Thats not a slip of a tool thing there. Thats just pure "ah screw it send it thru anyways". Makes you wonder how bad epis QC can eventually get. Its amazing how many poorly built ones make it to shops. Seems if they spent all of 3$, yes labor in china is that cheap, at the factory on doing a little better job and actually doing QC they would be able to have alot less bstocks, blems etc.

I got an epi a while back and you think somebody would have noticed the bridge pickup didnt work or that it had left handed knobs but right handed controls.

And I remember playing a particularly crappy LP custom in a shop in beijing china that had the set up in USA sticker on it. Like they would actually ship it to the states then back to china and the action, intonation, and neck relief be no where near right.
Last edited by Tackleberry at Dec 17, 2009,
#14
Seems like a bit is missing, nothing to worry about if it handles strings fine. Just put some nice wood glue and a piec of wood there and that should do the trick, if it handled strings properly, there should be no reason to be worried. Now, if there were noises and stuff when putting strings on then yes, Youd be better of making a BBQ out of it,
#16
looks to me like the neck wood was missing a little bit on the end of the tenon when they installed it... typical. Use good glue, maybe a 2 part epoxy to fill it... it should be ok if it hasn't had problems yet.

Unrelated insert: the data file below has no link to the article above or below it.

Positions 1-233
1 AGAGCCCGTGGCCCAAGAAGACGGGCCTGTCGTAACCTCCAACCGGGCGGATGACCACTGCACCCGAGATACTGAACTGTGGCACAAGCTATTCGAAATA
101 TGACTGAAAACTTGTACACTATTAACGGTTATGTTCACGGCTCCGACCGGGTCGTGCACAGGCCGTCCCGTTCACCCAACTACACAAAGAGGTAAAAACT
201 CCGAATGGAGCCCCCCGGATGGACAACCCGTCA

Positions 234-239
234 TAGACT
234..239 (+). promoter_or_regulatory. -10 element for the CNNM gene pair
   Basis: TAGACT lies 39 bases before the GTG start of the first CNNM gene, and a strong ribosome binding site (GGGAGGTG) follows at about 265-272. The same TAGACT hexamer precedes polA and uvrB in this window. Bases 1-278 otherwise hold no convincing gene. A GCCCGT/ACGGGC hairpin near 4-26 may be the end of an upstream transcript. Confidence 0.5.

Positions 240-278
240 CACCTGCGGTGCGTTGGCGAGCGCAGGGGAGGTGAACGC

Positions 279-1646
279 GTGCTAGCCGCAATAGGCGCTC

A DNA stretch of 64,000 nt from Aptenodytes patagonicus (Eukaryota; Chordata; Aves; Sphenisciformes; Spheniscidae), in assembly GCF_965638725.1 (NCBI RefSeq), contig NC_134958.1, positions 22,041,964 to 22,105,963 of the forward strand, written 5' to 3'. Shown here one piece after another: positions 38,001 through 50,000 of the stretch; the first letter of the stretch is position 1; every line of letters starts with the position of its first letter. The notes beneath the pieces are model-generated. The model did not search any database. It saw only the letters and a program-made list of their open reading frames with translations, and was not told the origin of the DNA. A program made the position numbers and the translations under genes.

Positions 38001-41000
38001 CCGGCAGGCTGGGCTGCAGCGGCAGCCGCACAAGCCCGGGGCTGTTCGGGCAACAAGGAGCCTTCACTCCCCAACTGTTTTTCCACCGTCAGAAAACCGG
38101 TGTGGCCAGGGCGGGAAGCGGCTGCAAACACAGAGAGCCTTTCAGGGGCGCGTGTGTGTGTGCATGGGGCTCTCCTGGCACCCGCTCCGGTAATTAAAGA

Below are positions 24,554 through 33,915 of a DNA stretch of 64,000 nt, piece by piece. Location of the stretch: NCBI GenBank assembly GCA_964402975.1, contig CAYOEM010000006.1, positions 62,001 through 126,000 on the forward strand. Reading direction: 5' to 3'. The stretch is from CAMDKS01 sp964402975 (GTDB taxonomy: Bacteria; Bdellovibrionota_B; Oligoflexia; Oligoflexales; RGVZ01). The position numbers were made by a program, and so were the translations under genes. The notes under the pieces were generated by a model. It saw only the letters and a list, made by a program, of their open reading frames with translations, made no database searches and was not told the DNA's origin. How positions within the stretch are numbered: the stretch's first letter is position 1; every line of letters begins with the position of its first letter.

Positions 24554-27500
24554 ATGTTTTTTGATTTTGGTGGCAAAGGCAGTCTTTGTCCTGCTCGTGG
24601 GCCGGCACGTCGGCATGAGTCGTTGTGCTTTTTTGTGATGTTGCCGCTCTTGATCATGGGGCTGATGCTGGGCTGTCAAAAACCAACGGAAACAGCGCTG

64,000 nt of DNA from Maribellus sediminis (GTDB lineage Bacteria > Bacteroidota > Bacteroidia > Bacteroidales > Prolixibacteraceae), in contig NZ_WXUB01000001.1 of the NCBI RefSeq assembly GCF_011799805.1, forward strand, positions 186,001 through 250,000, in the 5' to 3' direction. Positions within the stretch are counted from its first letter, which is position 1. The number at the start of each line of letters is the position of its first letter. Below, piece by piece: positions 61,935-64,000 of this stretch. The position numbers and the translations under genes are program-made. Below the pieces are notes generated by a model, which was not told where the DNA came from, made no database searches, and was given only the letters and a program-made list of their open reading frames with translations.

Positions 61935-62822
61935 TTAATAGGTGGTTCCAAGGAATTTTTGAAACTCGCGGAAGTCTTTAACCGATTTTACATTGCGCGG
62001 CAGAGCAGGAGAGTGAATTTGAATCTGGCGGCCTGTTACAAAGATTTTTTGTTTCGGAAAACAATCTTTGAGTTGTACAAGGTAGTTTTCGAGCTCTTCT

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#17
The grain on the right is going the wrong way. a crap-ass laminite body job. That gap can be made stable with Epoxy and mentioned above. pour it in and fill the gar and have the guitar neck towards the floor so it dry level to the route.
#18
I didn't know epi still did plywood bodies?! anyway while it looks really shitty judging by how deep the missing wood looks to go you still have enough wood contacting the body to not worry about the neck snapping off...as you can see the right hand part of the fretboard is glued to the ply as well as the neck wood so it will be nice and strong
#19
This is why I don't buy Epi's or Gibby's. I've been warning people about how lousy quality control has really gotten. Even without ripping apart the GC epi's they have, feeling alone is enough to make me want to kill myself rather than play another Epi. Seeing that just confirms my hatred.

Judging from the dust around the bindings, I'd say he's had it long enough for Epi to give him the finger.
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#20
I've never had the opportunity to check out the actual wood on any of the Epiphones that have come through my store (the primer covers up the grain in the control cavities) but I do know the outside of the naturally-finished "mahogany" bodies are some sort of veneer. If you look on the edges of the bodies, you can see the seems.
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#21
Seen this sort of thing a million times (I used to do all Gibson and Epiphone warranties, but declined doing them a few years ago). Sure, it looks bad. But you'll never have a problem. You could loose half the wood (or glue) in the neck join and still have a stable neck.

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#22
Quote by Shaggy Shadric
Out of curiosity , is this an LP 100, or an LP plus top?

on the lp100 there is no neck binding.... so im guessing plain or plus top standard!